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# Does this planet make me look fat?

When kids are first learning algebra or physics, it's often fun to start out with activities pertaining to space. Most kids are curious what it's like on other planets, so being able to determine certain mathematical values may seem less boring than other types of practice exercises.

With that in mind, I have two activities relating to space. The first activity, which I will post below, relates to a person's weight on each planet. (For a version with no math, take a peek here. You can also use this to check your figures.) This activity will be a bit easier than the second activity, which I will probably post next week. That activity deals with age.

Does this planet make me look fat?

Most people have seen videos of astronauts bouncing around in the moon or floating in a ship in space. This doesn't mean astronauts have suddenly gained super powers but that they weigh less in space or on the moon. However, on other planets, a person may actually weigh more.

We can figure out how much more or less by using Newton's Law of Gravitation:

(Eq. 1) .

Newton figured out that how much you weigh (F, or the force of attraction between you and a planet) is equal to your mass (m) times the mass of the planet (M) times the gravitational constant (G) divided by the distance between you and the planet (r) squared.

What this means is that the more mass the planet has, the stronger the force or the more you weigh. If the planet has less mass, you will weigh proportionally less. If you double the weight of the planet, the force will also double.

However, the force is inversely proportional to distance (r). If you double the distance, you don't halve the force; the force decreases by 22 or 4. Your force becomes a fourth of the original value.

The gravitational constant (G) is basically a number that shows the relationship between mass and force. It is the same everywhere in space, so it doesn't matter what planet we're on: we can use the same gravitational constant.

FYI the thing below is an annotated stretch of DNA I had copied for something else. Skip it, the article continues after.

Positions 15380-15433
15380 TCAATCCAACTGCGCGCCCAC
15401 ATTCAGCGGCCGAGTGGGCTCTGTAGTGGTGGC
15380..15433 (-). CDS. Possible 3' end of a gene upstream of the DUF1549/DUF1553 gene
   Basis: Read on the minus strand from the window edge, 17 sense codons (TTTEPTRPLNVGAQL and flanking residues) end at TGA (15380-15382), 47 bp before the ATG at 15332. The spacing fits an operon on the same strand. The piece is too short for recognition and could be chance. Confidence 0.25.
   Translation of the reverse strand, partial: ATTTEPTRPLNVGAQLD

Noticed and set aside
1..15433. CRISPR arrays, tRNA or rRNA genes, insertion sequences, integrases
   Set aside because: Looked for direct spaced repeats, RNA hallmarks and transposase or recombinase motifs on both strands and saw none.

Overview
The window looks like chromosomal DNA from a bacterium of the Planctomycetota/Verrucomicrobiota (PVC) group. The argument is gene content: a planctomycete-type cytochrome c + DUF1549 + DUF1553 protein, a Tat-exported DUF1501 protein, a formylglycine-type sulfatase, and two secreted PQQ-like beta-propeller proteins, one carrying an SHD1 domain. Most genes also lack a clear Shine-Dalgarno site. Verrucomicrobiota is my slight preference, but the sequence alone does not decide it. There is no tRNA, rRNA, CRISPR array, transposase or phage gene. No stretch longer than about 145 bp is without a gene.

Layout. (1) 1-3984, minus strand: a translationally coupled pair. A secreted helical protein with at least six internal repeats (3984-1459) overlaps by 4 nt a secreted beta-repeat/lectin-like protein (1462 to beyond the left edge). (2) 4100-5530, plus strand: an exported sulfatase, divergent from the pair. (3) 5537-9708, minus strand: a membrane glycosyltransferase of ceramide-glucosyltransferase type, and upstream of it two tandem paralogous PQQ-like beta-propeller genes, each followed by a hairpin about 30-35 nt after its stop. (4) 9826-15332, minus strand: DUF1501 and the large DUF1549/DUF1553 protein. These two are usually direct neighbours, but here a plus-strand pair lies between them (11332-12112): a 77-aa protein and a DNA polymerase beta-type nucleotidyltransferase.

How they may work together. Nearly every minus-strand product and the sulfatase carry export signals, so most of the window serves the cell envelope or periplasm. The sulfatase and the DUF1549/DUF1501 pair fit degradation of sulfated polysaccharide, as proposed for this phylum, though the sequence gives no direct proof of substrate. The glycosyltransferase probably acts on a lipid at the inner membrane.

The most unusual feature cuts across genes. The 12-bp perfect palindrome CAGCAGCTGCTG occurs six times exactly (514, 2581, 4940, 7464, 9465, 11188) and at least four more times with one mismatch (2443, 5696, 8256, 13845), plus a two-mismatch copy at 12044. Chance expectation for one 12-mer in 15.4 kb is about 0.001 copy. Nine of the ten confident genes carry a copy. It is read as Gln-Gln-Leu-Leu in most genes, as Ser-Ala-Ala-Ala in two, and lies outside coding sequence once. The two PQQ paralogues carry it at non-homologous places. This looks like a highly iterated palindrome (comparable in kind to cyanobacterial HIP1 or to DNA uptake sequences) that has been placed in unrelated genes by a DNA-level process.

The problem with using Newton's law in the US is that most of us know our weight and not our mass. (In other countries, most people know their mass because they use the metric system.) Fortunately, it's not an insurmountable problem.

Ex 1. Solve for your mass in kilograms, given the conversion 0.453 kg/lb.

Ex 2. Now you'll find your mass a second way, using the value in Ex. 1 as a check. Find your weight (or force) in Newtons, given the conversion 4.448 Newtons/lb.

Ex 3. Take Eq. 1, leaving it in symbols, and solve for m.

Ex 4. Now that you have an equation for your mass, solve this equation using your value for Ex 2 as your force, 6 370 km as your radius (which is the radius of the earth...but you'll need to change this to meters...as you will for future exercises), 5.975*1024 kg as M (this is the mass of Earth), and 6.672*10-11 N m2/kg2 as the gravitational constant. What this tells us is that our weight is actually the force of attraction between our body and Earth at Earth's surface. As we move away from Earth, our weight will change (but not our mass!). If we are on the Moon, our weight will be the attraction between our body and the Moon. Therefore, we can use this formula to determine our weight pretty much anywhere.

Ex 6. Let's start by imagining we're on the space shuttle. The space shuttle sits in Low Earth Orbit (LEO) at around 330 km above the surface of Earth. Find your weight on the space shuttle. Solve Eq. 1 for F.

Ex 7. Now we want to determine our weight on the surface of the Moon. The Moon has a mass of 7.343 *1022 kg and a radius of 1 738 km.

Ex 8. Now check out your weight on Jupiter. Jupiter's mass is 1.8986*1027 kg and has a radius of 142 984 km.

For information on the other planets, please check out The Nine 8 Planets.
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